My only other experience seeing authors in bookstores was a lonely guy in the Waldenbooks in Northridge. Nobody knew who he was, and nobody dropped by to buy his book nor ask his autograph. It was rather like the book signing party attended by Rachel Wallace in the Spenser novel Looking for Rachel Wallace. There was a line here, and these people certainly didn’t feel the special kinship I do for Robert B. Parker. I wonder if many of them knew which poem of Keats that Spenser refers to in Early Autumn, or who said “Wouldn’t it be pretty to think so?” that is referred to in Double Deuce. I wonder how many of them are fans of Raymond Chandler. I hope not too many, for I suspected it would trivialize the hero worship I feel for the man.

The line moved pretty quickly, and even though it seemed like a quick forever, we were moving forward. Ahead of me, a bookstore employee commented that Mr. Parker was not allowing her to open the books to expedite the signing–Mr. Parker was doing it himself so he could talk a bit to his fans. I felt admiration swell within me.

As I had tried to get to sleep the night before, all the things I wanted to say to him ran through my mind. I knew my moment would be brief, and I wanted to say something that would strike him, impress him, or otherwise make my face something more than a forgotten blur in one of the bookstores he would visit that day. I was going to tell him that I was a senior up the road at Marquette and hyperbolize that I chose the college simply because Marty Rabb, from the book Mortal Stakes, was an alum. I wanted to tell him that in the course of playing softball, a sport he plays as well, I broke my nose and tried to calculate how many breaks behind Spenser I was. I wanted to promise an inscribed copy of my first published novel to repay him; I wanted to welcome him to Milwaukee and term it “Boston West”. All of these things I wanted to say in my minute, but of course I didn’t want to sound like a babbling idiot or some sort of shut-in who only lives life through the Spenser novels (I live life through all sorts of other novels, too).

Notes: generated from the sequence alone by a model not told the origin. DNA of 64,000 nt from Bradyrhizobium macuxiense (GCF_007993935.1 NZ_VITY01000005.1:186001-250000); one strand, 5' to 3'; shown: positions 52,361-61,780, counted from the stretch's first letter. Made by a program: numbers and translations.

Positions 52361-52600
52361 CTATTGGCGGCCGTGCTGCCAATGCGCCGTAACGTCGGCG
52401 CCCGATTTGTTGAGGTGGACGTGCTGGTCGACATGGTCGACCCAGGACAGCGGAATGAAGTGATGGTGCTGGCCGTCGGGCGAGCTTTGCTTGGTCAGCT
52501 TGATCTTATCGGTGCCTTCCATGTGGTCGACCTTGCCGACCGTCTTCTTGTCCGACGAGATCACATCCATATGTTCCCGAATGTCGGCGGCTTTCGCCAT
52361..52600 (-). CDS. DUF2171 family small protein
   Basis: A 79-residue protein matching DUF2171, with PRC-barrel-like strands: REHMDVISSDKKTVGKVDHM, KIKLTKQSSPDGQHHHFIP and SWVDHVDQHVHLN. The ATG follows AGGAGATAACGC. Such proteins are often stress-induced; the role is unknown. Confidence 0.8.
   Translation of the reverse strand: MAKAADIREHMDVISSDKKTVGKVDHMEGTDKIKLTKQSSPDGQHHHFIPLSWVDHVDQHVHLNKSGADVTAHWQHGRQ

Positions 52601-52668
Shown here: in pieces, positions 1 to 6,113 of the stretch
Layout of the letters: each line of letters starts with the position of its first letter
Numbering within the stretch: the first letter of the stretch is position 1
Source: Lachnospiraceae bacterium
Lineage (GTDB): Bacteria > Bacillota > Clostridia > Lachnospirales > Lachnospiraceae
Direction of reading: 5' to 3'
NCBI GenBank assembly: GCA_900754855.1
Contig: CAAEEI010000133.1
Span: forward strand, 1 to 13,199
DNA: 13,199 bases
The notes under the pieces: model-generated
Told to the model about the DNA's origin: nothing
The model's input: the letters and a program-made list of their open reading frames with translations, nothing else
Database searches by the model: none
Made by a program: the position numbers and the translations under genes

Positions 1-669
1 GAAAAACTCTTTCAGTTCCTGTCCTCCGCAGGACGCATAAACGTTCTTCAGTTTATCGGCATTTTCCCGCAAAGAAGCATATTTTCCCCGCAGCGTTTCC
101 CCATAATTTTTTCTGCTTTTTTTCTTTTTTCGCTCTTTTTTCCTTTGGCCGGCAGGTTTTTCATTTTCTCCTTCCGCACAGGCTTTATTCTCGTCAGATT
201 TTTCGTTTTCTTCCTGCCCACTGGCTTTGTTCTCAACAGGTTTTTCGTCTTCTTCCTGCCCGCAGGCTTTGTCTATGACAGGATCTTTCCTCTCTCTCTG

“Freda. F-R-E-D-A” was the gray haired woman ahead of me, and she was done rather quickly. Some man in a business suit had chosen this opportunity to interview Mr. Parker at length, and he was standing to the side, talking. I stepped up to the table, fearing an anxiety attack, a dry mouth, a sudden death, none of which actually came.

He is a stocky man, of the hard build that he has put into his fictional alter-ego. He looked the same as the pictures on the books and like the interview I saw on Today, except animated in a way that television and still photographs will never capture. “A name?” he asked.

“Brian. B-R-I-A-N,” I said clearly, and surprisingly audibly. As he wrote the inscription, I picked which of the previous night’s gems I was to offer. “I’ve got to tell you, each time I re-read your novels, I always manage to catch and place another literary allusion. It’s good to see my college education being put to a positive use.”

His eyes did seem to twinkle a bit when he looked up to give my book back. “It’s a good thing,” he said, or words to that effect, and I thanked him and walked out into the blinding Milwaukee sunshine. I hoped that I at least gave him some spot of cheer, some glimmer of humor. It hardly compares with the joy his novels have given me, but it was some token.

I played it cool and waited until I got to my bus stop to see what he had written. “Brian, all best wishes, RBP” in his characteristic scrawl. I closed the book, but before my bus came I had looked at it three more times and during the ride home I began to read the book again. It still says that, and I look every once in a while to check, and I show the inscription to everyone who comes too close to me. I told everyone I saw that day that I met Robert B. Parker, and most of them asked me who he was. It did not offend me in the least; rather, it proved to me that I was among the elite, or at least the literate, or maybe just the few people left in the world who have real heroes and are proud of it.

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Old 880

For a decade, from 1938 to 1948, the United States Secret Service conducted one of its most intensive searches for a counterfeiter. The elusive fraudster’s funny money appeared throughout New York City and across the United States but was concentrated on the Upper West Side of Manhattan, in a small area centered on Broadway and 96th Street. Although the counterfeiter passed off thousands of bills in a relatively small area over a long time frame, the authorities could not catch the unknown subject. To make matters more embarrassing for the feds, the secretive mastermind who kept them at bay—the man they called Old 880 after his case file number—was counterfeiting one dollar bills. Poorly. Continue reading “Old 880”